Seven or eight years ago, at the height of the Lewinsky scandal, I argued repeatedly to my Republican friends that private sexual matters should be kept out of politics. I even wrote an op-ed speculating about how the public revelation of the affairs of Thomas Jefferson, Franklin Roosevelt or Martin Luther King, Jr., might have changed the course of history, but I couldn’t find a home for it. Now, faced with the Foley scandal, I have to ask myself some hard questions about applying the same standard to this regrettable situation.
Certainly Representative Foley emerges from his instant messages as a very disturbed middle-aged man. They are tasteless, childish, extraordinarily adolescent, and unbelievably indiscreet. He seems to have seen himself like a teenager trying on homosexuality. For the record, however, I do not believe that what he did, based upon what we know so far, should be treated as a crime. The concept of an age of consent is an old one, and in Washington, D. C. in is 16. I would not favor raising it; I have already read about too many prosecutions of 16-year old boys who had sex with 14-year old girls (including one young Kansan who not only impregnated the girl, but married her.) Foley obviously was taking advantage of the charisma of his position as a Congressman, but such things have happened (more commonly in a heterosexual context) for centuries, and there is no way to stop them. (The contemporary feminist argument that such affairs always represent the exploitation of the powerless by the powerful is much too simplistic. Actually it is the lesser person in the hierarchy who often feels more power in such cases.) Foley did not, according to what we know so far, use his position actually to extort sex or threaten pages who did not respond to his advances.
What gives the scandal its interest, it seems to me, is the monstrous Republican hypocrisy that it has revealed (and that may have had something to do with it in the first place.) Foley, who had made legislation against child sexual predators one of his main planks, had gotten away with his behavior for years in full view of his Republican colleagues. Two or three Republican staffers or Congressmen state that Dennis Hastert or his staff had been informed, and they did nothing. But that is not all. The Republican-appointed clerk of the house, who has just resigned (and whose resignation was not commemorated in the usual fashion on the House floor), was gay. So was Foley’s former administrative assistant, who had tried to bring the problem to Hastert’s attention. Indeed, according to the New York Times, there is a considerable network of gay Republican house staffers who are now keeping a very low profile. Meanwhile, no one has ever uncovered anything further about “Jeff Gannon”, the male prostitute who visited the White House dozens of times for purposes that have never been revealed, meanwhile posing as a reporter who fed Scot McClellan softball questions.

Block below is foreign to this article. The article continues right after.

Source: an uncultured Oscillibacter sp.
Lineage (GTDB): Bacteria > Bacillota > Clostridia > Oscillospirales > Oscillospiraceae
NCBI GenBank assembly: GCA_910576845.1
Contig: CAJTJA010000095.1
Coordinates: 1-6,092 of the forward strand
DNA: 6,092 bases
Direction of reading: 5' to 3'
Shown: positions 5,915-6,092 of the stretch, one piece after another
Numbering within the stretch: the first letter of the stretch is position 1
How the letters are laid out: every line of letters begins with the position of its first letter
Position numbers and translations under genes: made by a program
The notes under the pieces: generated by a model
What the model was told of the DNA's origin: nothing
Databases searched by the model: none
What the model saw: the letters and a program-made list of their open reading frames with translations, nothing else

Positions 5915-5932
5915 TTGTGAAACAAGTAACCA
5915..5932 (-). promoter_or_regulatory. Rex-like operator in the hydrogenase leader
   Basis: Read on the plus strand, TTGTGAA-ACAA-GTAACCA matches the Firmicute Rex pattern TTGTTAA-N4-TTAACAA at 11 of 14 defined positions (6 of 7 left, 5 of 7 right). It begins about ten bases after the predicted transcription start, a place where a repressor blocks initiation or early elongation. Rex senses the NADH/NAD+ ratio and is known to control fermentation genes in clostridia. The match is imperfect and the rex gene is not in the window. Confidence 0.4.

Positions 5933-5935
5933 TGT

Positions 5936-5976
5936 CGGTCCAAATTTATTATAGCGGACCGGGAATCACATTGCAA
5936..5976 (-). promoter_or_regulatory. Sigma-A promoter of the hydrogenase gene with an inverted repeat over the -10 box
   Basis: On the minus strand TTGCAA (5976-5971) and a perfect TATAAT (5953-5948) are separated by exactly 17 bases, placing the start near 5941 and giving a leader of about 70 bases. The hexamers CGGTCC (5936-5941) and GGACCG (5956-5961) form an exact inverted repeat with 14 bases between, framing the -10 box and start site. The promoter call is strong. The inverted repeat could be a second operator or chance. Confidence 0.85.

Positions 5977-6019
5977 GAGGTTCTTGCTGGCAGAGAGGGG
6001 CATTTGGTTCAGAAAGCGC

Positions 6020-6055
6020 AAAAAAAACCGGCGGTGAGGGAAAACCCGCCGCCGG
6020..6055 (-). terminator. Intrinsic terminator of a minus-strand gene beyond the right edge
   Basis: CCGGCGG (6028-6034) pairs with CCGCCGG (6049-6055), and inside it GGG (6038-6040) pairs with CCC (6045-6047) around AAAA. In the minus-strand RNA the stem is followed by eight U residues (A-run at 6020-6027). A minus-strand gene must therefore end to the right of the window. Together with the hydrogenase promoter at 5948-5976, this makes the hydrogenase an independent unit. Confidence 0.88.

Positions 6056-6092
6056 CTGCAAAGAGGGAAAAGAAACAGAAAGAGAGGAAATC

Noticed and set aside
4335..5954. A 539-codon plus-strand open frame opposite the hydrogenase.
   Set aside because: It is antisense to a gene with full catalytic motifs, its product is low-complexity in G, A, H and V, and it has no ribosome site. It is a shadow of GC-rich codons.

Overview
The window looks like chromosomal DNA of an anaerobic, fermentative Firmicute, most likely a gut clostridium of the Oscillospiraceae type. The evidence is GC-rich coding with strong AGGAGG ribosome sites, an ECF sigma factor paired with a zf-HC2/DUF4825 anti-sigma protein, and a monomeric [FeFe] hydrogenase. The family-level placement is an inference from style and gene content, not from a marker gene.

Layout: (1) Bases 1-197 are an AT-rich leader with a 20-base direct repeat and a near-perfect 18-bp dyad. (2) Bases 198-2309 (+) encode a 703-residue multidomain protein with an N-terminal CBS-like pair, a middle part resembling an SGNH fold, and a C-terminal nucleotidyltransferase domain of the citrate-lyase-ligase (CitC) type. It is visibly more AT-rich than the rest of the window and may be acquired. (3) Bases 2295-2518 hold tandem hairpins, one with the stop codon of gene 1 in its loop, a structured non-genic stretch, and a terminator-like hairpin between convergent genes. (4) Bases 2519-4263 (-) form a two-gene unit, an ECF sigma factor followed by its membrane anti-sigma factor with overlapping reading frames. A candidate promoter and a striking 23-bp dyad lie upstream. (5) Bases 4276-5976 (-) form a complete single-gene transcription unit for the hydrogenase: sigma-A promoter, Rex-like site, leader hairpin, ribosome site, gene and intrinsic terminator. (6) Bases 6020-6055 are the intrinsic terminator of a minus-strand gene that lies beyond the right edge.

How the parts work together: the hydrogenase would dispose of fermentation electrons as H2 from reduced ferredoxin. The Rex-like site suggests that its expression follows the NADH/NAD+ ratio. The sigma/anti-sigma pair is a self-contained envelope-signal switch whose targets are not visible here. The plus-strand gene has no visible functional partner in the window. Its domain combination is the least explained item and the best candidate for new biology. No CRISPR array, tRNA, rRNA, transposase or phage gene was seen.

The House Republicans, in short, while railing against gay marriage, outlawing gays in the military, and relying largely on the homophobic religious right, have, inevitably, tolerated a substantial gay presence in their midst. That might even explain why Dennis Hastert and his office was so reluctant to do anything about Foley—they knew that revelations would not stop with him. The Republican Party’s anti-gay stance, like claims of imminent victory in
Electoral-vote.com, my favorite source, now shows the Democrats with a tie in the Senate and a 4-5 seat majority in the House, based upon the most recent polls. All week the Democrats have gained a house seat about once every two days. In my opinion the real reason is that the Republicans’ proudest achievement—their ability to “stay on message”—is catching up to them. Their statements on major issues are simply not credible, and they are not what they claim to be. Perhaps more and more Americans seem to feel that they need to be taught a lesson.